By Ed Sutherland-
Construction of Northfield’s new home for Green Mountain Family Practice (GMFP) is in a race with the weather. In the wake of a long process of local permitting and responding to neighborhood concerns, the 10,000-square-foot project on Crescent Avenue may not begin construction until Sept. 24.
Although Vermont granted Act 250 approval Aug. 25, shovels cannot be lifted until after a 30-day comment period, “so the permit may not be effective until near the end of September,” Northfield Zoning Administrator Michele Braun told The Bridge.
The project, which will include a 52-car parking lot, an outdoor HVAC fixture, all-night illumination and a stormwater runoff pond, will use part of the outdoor recreation area owned by Norwich University. Norwich will retain the land, leasing it to Central Vermont Medical Center (CVMC), which owns GMFP. Contractor E.F. Wall of Barre will own the building, leasing it to CVMC.
Wall had wanted construction to begin September 19 to avoid winter delays and a postponement of the hoped-for June 1, 2015, opening. The builder referred The Bridge’s questions about construction dates to Norwich University. In turn, Norwich deferred to CVMC.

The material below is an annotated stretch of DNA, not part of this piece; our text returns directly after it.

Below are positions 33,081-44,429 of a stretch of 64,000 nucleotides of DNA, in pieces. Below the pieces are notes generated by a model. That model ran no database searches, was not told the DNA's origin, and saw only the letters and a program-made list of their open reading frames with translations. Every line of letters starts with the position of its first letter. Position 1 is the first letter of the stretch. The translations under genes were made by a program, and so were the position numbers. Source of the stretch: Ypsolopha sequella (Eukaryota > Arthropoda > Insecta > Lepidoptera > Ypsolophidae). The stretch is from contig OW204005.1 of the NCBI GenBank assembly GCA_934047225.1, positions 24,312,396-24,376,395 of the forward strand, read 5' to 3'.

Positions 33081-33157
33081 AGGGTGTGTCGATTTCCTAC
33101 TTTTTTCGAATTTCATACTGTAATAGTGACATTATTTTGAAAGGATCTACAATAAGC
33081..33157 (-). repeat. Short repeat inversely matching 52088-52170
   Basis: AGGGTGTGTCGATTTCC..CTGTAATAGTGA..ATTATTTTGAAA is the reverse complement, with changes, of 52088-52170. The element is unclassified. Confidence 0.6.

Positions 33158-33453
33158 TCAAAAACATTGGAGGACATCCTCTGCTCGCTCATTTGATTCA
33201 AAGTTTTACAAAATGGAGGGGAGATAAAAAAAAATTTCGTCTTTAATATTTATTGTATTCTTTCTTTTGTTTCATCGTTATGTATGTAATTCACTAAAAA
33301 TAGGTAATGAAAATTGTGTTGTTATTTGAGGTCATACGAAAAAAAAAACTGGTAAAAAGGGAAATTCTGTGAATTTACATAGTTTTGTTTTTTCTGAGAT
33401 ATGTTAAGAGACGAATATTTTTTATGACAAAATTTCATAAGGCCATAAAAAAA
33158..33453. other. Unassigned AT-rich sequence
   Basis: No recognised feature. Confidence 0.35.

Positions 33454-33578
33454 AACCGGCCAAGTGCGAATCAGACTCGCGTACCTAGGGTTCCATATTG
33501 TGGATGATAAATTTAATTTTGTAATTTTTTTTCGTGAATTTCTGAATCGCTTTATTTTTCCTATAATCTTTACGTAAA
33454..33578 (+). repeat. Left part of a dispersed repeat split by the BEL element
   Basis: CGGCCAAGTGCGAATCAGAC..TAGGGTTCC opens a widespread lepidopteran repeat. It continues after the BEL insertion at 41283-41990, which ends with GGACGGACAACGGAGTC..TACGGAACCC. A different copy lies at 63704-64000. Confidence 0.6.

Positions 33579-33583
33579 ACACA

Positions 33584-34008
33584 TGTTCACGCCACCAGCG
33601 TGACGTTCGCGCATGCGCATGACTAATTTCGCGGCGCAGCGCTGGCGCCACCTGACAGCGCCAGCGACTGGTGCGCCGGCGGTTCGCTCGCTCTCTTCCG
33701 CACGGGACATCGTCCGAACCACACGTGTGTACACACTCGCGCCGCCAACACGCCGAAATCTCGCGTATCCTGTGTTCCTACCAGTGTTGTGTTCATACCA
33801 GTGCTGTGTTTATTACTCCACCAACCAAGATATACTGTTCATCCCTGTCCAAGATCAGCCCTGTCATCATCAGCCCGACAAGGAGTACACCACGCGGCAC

“There are a lot of aspects to the Act 250 process, and we are simply waiting to receive the final approvals,” Susan Kruthers, CVMC vice president of community relations and development, told The Bridge. “Our original plan was to start construction sometime in the middle to end of September, and we feel we are still on schedule.”
Pressed on specifics, Kruthers said, “Middle to end of Sept. is as specific as I can be at this time.” She said the clinic will employ 14 workers.
“The permits associated with the new construction of the Green Mountain Practice facility located in Northfield have been issued,” Department of Environmental Conservation reviewer Christina Clark stated in an email. However, an older stormwater runoff permit needing administrative amendment may pose its own problems for the construction start date.
“Unfortunately, this permit will also need to go on a 30-day public notice period, due to the fact that some of the previously issued impervious surfaces that were covered under the original permit will now be treated under the new Operational State Stormwater Permit,” she explained. That 30-day period, like the Act 250 public comment period, will go until September 24.
In late April, Act 250 Assistant Coordinator Susan Baird described the timeline leading to a September ground-breaking as “tight but doable.”